As stated earlier, businesses are easy to start, hard to get out. With partnerships, all owners need clauses in the partnership agreement to deal with divorces, death and incapacitation. Corporations, partnerships and sole proprietors might also want to effect ownership transfer or buyout. Easy, right. Yes, easy from an administrative perspective. For example, a divorce clause is straightforward. In the event a partner or shareholder get divorced, the business has the right to purchase the ownership interest of the divorcing owner. Yup, easy.
But wait. What about the money? Let’s say the corporation is worth $1.0 million, but only has $200,000 in cash. How does the corporation buy out a 50% owner with $200,000 when his or her share is worth $500,000? Enter the Buy Sell Agreement funded by life insurance and drafted by an attorney, and reviewed by your tax and accounting consultants.
The first requirement is to establish a price. This could be a fixed amount regardless of company health, or it could be a formula such as the 3x net income plus book value. Or to help avoid fighting and heartburn, the agreement could name a third-party business valuation firm or arbitrator. It is a balance between what is fair and what is easy to administer.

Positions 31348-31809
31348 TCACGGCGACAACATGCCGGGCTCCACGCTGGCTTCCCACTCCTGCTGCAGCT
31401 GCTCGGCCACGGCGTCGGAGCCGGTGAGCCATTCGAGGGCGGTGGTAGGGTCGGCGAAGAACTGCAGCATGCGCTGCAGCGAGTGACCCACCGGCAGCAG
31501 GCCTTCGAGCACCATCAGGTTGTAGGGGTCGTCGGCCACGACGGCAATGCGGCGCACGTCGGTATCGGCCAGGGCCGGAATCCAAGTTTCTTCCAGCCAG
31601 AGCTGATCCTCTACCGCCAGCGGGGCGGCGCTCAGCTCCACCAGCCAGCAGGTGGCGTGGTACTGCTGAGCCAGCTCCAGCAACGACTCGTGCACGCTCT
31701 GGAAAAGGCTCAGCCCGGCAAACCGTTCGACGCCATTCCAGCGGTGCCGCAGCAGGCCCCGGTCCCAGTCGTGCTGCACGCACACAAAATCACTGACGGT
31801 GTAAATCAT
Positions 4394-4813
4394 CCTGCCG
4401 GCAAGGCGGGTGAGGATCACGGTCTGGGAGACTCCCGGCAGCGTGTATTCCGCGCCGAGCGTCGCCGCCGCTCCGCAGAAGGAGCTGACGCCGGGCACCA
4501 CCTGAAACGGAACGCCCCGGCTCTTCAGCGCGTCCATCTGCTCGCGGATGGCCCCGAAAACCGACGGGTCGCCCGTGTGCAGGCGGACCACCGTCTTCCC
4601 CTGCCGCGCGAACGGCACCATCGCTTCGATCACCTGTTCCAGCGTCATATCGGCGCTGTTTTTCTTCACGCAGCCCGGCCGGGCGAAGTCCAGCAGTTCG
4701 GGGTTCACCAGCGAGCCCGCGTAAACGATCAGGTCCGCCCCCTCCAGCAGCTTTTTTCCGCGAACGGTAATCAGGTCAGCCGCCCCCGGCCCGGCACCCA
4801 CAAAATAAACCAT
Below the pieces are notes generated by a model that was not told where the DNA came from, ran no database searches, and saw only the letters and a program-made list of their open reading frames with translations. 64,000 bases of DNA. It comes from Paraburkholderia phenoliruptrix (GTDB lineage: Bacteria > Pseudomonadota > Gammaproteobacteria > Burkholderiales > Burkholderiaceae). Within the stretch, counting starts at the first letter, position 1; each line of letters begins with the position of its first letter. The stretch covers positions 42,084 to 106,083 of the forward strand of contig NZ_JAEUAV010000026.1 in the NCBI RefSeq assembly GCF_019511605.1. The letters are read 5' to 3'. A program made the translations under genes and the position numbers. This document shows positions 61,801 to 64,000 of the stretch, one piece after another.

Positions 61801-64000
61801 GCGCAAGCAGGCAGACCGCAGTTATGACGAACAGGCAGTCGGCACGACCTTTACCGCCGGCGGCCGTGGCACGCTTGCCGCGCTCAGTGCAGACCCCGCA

Next, the owners or partners would purchase a cash value life insurance policy on each of the other owners or partners. So, if there are three owners, each owner would buy two life insurance policies for a total of six policies. If an owner dies the remaining owners will use the death benefit to pay for the deceased’s ownership interests. If the owner departs either through divorce or incapacitation or some other contractual obligation such as removal for cause, the remaining owners will use the cash surrender of the life insurance policy to purchase the departing owner’s interest.
Many people are reading this book because they are considering getting into business, and perhaps the Buy Sell Agreement is just silly to even think about. But, as the Watson CPA Group has witnessed numerous times before, small businesses have a unique way of becoming big businesses, and at some point exit strategies must be considered.
Having said that, Buy Sell Agreements are unnecessary in two cases- first, when the company has no value. Second, when the remaining owners or partners could very easily shutdown the old company and start a new one without the deceased or departed owner.
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